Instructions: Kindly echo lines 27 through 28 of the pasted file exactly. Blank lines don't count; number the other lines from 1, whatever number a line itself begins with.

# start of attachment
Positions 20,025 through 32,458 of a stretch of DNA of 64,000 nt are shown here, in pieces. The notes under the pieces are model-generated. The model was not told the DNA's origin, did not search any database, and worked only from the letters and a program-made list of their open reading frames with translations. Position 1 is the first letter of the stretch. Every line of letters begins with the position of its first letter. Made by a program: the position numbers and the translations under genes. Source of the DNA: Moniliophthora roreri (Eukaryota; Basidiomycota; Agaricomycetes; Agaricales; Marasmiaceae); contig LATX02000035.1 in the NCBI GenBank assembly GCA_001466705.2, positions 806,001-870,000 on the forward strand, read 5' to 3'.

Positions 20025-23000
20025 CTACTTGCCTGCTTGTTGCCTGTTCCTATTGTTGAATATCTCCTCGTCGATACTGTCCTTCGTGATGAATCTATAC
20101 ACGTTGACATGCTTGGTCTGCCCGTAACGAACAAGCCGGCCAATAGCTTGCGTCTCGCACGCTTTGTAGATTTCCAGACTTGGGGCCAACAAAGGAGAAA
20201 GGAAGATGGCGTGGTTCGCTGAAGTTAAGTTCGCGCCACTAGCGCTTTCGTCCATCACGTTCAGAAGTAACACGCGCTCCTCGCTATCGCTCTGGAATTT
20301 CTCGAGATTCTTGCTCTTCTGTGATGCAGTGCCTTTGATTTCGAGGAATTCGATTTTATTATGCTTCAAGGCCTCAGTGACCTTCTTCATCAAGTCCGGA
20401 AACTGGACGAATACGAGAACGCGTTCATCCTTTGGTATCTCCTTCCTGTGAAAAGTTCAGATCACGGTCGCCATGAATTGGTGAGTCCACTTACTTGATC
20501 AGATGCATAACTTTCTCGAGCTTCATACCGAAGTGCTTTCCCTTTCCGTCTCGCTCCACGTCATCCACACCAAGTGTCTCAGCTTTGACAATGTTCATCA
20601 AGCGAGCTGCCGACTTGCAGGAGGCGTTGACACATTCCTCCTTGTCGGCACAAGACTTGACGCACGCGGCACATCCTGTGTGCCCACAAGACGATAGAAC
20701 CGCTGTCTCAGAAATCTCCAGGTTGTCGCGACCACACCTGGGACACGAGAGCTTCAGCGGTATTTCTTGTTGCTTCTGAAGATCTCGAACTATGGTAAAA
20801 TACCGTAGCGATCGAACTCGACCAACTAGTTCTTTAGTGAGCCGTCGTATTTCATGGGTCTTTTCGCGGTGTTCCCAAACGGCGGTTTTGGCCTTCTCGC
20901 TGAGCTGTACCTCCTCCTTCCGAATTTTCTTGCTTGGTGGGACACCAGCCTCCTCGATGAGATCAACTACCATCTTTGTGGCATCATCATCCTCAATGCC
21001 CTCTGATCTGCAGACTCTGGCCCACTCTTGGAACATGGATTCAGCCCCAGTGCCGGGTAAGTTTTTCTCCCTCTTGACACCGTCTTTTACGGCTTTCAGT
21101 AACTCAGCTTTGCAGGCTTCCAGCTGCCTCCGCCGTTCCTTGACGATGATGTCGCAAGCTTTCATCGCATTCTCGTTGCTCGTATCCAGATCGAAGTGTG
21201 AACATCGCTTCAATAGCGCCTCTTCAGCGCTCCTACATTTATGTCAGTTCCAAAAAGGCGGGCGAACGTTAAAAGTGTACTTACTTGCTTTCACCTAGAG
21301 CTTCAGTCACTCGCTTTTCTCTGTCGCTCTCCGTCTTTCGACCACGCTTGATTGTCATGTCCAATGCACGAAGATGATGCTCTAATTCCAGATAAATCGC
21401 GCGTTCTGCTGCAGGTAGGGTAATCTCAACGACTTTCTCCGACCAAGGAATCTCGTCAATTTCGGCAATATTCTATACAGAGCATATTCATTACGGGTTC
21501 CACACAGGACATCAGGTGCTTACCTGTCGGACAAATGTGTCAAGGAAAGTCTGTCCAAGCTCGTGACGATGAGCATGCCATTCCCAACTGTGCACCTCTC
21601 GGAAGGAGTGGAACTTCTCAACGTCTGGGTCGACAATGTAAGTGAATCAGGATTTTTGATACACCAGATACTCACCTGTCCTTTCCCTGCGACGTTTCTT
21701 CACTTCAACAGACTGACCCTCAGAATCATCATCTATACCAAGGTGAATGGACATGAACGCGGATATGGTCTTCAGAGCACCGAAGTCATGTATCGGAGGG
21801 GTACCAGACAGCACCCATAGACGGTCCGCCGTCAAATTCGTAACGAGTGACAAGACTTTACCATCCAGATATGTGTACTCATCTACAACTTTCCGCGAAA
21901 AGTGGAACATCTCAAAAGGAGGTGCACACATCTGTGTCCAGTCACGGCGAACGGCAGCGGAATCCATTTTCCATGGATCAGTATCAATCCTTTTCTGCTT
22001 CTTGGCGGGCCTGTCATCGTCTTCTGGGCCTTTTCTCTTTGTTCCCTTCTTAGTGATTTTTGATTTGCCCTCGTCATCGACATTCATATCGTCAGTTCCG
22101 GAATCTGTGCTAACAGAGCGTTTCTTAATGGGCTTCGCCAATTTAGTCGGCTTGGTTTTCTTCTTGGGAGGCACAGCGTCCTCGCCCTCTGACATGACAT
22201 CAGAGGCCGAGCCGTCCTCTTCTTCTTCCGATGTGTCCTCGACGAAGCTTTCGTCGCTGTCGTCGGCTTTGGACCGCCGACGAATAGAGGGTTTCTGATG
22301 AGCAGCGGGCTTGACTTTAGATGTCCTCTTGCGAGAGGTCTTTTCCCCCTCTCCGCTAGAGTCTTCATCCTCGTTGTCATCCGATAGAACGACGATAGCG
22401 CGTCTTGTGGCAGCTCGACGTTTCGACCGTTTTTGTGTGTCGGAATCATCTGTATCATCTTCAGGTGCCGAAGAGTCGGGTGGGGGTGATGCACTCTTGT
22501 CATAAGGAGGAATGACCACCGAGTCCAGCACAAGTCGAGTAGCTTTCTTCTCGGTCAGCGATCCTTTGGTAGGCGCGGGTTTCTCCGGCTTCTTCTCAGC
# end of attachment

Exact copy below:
22401 CGTCTTGTGGCAGCTCGACGTTTCGACCGTTTTTGTGTGTCGGAATCATCTGTATCATCTTCAGGTGCCGAAGAGTCGGGTGGGGGTGATGCACTCTTGT
22501 CATAAGGAGGAATGACCACCGAGTCCAGCACAAGTCGAGTAGCTTTCTTCTCGGTCAGCGATCCTTTGGTAGGCGCGGGTTTCTCCGGCTTCTTCTCAGC